is the fifth stage of Yoga, where the senses are brought under control.
Pratyahara means to restrain or to withdraw. In Pratyahara the Yogi
remains quite. He does not get distracted or disturbed by things
which he sees, hears, smells tastes or feels. If a man's reason
succumbs to the pull of his senses he is lost. On the other hand, if
there is rhythmic control of breath, the senses instead of running after
external objects of desire turn inwards and man is set free from their
When this stage is reached, the seeker goes through a searching self examination. to overcome the deadly but attractive spell of sensual objects, he needs the insulation of adoration by recalling to his mind the creator who made the objects of his desire. He also needs the lamp of knowledge of his divine heritage. There is bondage when the mind craves, grieves or is unhappy over something. The mind becomes pure when all desires and fears are annihilated. The Yogi prefers the good to the pleasant. Others driven by their desires, prefer the pleasant to the good and miss the very purpose of life. The Yogi feels joy in what he is. He knows how to stop and therefore, lives in peace. The Yogi knows that the path towards satisfaction of the senses by sensual desires is broad, but that it leads to destruction and that there are many who follow it. The path of Yoga is like the sharp edge of razor, narrow and difficult to tread, and there are few who find it. The Yogi knows that the paths of ruin or of salvation lie within himself.
According to Hindu philosophy, consciousness manifests in three different qualities and they are as follows:
1. Sattva (The illuminating, pure or good quality), which leads to clarity and mental serenity.
2. Rajas (The quality of mobility or activity), which makes a person active and energetic,
tense and willful.
3. Tamas (The dark and restraining quality), which obstructs and counteracts the tendency of
Rajas to work.
Tamas is a quality of delusion, obscurity, inertia and ignorance. A person in whom it predominates is inert and plunged in a state of torpor. The quality of Sattva leads towards the divine and Tamas towards the demonic, while in between these two stands Rajas. The faith held, the food consumed, the sacrifices performed, the austerities undergone and the gifts given by each individual vary in accordance with his predominating quality. He that is born with tendencies towards the divine is fearless and pure. He is generous and self-controlled, pursues the study of the self and he is non-violent, truthful and free from anger. This type of Yogi renounces the fruits of his labor, working only for the sake of work and has a tranquil mind, with malice towards none and charity towards all, for he is free from craving. He is gentle, modest and study, is illumined, clement and resolute, being free from perfidy and pride. A man in whom the quality of mobility predominates has inner thirst and is affectionate, as he is passionate and covetous. He that is born with demonic tendencies is deceitful, insolent and conceited. He is full of wrath, cruelty and ignorance. In such people there is neither purity, nor right conduct, nor truth. They gratify their passions and bewildered by numerous desires and caught in the web of delusion.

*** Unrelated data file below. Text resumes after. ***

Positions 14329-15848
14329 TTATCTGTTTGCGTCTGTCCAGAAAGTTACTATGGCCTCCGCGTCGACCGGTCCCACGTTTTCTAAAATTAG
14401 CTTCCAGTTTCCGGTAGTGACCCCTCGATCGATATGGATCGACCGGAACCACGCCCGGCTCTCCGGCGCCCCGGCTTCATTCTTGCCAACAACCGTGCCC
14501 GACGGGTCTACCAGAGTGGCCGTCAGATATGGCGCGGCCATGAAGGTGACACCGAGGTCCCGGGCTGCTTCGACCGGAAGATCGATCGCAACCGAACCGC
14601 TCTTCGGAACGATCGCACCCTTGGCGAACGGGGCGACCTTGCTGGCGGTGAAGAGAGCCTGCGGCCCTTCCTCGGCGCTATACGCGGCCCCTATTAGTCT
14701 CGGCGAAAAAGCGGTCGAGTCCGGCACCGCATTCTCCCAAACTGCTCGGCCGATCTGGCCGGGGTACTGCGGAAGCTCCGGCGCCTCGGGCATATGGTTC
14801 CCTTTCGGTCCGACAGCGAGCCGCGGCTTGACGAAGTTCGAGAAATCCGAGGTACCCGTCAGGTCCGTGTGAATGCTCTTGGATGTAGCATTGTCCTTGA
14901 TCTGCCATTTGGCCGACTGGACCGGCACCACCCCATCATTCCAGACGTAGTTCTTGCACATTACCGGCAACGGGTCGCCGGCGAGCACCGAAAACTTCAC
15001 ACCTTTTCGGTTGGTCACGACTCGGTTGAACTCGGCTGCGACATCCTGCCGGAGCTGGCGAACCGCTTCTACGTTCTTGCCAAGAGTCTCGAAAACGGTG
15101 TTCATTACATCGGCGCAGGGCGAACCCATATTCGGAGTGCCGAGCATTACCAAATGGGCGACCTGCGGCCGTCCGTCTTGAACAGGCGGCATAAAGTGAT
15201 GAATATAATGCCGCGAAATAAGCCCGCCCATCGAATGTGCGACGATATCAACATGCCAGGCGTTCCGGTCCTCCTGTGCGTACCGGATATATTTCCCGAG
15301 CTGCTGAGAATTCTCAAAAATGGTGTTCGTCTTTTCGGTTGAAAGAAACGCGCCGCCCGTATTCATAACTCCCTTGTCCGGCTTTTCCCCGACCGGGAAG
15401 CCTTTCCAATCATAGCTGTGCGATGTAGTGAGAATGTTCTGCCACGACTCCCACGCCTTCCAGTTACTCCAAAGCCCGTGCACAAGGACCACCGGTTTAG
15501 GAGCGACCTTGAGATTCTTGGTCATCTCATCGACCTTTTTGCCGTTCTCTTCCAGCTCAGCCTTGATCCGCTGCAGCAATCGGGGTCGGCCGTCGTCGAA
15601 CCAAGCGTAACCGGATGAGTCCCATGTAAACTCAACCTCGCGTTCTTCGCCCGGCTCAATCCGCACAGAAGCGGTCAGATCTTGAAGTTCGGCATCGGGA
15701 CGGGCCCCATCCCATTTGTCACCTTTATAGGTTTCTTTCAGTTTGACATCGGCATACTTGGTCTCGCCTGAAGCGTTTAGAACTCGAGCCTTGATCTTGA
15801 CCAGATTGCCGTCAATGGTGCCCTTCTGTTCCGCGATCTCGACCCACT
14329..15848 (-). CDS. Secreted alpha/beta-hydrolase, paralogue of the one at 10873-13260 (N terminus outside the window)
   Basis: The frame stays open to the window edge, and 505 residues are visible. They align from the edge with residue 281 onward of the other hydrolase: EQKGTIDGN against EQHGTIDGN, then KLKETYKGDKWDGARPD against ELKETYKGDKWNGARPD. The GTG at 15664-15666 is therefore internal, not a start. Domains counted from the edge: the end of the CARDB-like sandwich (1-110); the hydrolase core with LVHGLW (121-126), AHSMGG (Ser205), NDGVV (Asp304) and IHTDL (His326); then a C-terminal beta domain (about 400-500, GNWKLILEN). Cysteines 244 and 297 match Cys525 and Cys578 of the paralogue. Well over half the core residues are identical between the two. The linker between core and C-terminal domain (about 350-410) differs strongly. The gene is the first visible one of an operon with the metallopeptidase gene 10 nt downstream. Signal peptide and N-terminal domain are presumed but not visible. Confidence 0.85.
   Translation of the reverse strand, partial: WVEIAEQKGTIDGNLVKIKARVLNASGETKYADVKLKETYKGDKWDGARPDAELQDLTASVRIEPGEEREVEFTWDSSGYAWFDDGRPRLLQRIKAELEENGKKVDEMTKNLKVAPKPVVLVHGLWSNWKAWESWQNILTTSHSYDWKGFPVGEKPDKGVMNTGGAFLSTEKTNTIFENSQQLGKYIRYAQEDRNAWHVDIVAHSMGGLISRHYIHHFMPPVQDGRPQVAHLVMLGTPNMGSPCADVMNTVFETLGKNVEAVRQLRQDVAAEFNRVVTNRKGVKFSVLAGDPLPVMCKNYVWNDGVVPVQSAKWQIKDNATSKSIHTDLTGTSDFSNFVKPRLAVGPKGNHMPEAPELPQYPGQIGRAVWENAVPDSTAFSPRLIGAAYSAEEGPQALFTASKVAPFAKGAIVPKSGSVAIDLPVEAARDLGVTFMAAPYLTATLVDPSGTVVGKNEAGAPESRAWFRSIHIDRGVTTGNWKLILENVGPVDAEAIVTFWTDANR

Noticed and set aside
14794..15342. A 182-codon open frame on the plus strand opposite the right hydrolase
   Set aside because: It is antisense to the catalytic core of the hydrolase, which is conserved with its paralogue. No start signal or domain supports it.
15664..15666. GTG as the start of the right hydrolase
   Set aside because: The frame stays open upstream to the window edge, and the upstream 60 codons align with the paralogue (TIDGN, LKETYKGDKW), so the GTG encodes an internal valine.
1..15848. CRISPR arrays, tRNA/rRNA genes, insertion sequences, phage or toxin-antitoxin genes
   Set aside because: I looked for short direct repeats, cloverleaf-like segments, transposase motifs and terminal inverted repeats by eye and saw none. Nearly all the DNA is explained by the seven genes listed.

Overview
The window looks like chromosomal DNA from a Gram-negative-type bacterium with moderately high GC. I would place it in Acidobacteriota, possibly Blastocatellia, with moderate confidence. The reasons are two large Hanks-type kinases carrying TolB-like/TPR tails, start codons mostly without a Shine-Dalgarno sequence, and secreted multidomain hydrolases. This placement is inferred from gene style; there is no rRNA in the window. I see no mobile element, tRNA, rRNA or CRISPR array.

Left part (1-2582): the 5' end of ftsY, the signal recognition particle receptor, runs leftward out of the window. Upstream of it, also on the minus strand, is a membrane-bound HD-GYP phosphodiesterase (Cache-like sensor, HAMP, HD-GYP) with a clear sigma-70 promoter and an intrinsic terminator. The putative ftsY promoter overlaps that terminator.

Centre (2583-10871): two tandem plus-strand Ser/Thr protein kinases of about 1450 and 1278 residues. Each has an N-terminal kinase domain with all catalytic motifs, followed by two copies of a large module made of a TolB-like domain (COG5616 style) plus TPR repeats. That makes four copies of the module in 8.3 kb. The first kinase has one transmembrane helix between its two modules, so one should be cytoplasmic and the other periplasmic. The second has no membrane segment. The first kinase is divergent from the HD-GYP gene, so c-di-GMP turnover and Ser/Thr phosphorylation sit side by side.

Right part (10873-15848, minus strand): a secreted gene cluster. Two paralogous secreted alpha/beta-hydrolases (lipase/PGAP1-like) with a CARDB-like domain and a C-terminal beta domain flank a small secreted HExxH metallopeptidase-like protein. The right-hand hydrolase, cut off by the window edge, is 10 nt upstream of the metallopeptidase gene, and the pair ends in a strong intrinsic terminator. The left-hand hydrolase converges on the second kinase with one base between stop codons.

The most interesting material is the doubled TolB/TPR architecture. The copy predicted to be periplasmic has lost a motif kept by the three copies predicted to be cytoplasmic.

The working of the mind of persons with different predominating qualities may be illustrated by their different ways of approach towards a universal commandment like 'Thou shall not covet'. A man in whom the dark and restraining quality predominates might interpret it thus: others should not covet what is mine, no matter how I obtained it. If they do, I shall destroy them. The quality of mobility or activity type is a calculating self-interested person who would construe the commandment as meaning: 'I will not covet others' goods lest they covet mine. He will follow the letter of the law as a matter of policy, but not the true spirit of the law as a matter of principal. A person of the illuminating, pure or good quality temperament will follow both the letter and the spirit of the precept as a matter of principal and not of policy, as a matter of eternal value. The Yogi who is also human is affected by these three qualities. By his constant and disciplined study of himself and of the objects which his senses tend to pursue, he learns which thoughts, words and actions are prompted by Tamas and which by Rajas. When the Illuminating, pure or good quality alone remains, the human soul has advanced a long way towards the ultimate goal.
Like unto the pull of gravity is the pull of the quality. As intensive research and rigorous discipline are needed to experience the wonder of weightlessness in space, so also a searching self-examination and the discipline furnished by Yoga is needed by a seeker to experience a union with the creator of space when he is freed from the pull of the quality. Once an aspirant has experienced the fullness of creation or of the creator, his thirst for objects of sense vanishes and he looks at them ever after with dispassion. He treats the two imposters triumph and disaster with equanimity. He has emancipated himself from these pairs of opposites. He has passed beyond the pull of the qualities and has become a one who has transcended the qualities. He is then free from birth and death, from pain and sorrow and becomes immortal. He has no self-identity as he lives experiencing the fullness of the Universal soul. Such a man, scorning nothing, leads all things to the path of perfection.
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